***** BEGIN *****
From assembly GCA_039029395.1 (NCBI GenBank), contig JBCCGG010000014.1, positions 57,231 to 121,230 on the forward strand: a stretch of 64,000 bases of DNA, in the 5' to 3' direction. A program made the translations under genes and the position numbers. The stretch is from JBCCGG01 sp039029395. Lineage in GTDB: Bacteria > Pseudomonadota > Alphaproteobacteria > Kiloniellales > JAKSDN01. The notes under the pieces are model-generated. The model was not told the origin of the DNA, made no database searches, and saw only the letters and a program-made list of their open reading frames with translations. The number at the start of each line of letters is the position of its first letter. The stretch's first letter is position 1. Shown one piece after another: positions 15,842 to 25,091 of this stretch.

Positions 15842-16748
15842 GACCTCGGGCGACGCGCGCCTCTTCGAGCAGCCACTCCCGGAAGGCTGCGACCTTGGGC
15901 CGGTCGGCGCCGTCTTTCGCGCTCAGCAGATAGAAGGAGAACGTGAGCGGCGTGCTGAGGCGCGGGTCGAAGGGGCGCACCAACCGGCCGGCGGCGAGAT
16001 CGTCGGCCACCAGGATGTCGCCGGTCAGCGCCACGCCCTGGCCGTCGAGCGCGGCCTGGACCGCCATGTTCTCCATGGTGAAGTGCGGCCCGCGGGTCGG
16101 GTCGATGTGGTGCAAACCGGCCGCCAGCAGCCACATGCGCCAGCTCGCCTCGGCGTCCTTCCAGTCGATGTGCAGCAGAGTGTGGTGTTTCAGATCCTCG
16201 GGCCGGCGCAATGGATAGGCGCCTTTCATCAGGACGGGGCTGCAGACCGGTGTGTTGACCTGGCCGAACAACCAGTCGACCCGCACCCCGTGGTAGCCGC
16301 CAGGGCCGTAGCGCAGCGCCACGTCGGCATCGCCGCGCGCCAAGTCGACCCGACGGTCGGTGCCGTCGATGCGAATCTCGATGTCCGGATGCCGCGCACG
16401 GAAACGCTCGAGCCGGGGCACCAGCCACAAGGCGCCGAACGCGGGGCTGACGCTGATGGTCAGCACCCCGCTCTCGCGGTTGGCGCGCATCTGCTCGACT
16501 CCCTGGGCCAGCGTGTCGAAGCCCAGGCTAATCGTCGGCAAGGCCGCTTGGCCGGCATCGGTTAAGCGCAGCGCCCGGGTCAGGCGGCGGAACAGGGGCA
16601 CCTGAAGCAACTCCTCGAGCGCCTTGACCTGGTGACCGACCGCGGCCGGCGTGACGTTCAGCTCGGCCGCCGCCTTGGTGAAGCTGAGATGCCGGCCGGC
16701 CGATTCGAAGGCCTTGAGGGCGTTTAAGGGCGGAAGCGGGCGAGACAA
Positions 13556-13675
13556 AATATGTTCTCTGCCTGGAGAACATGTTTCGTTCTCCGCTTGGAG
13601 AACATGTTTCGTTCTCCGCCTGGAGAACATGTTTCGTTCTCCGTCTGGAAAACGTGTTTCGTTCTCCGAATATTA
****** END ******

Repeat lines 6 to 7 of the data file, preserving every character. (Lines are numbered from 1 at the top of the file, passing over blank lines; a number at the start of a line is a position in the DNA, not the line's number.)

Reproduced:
16101 GTCGATGTGGTGCAAACCGGCCGCCAGCAGCCACATGCGCCAGCTCGCCTCGGCGTCCTTCCAGTCGATGTGCAGCAGAGTGTGGTGTTTCAGATCCTCG
16201 GGCCGGCGCAATGGATAGGCGCCTTTCATCAGGACGGGGCTGCAGACCGGTGTGTTGACCTGGCCGAACAACCAGTCGACCCGCACCCCGTGGTAGCCGC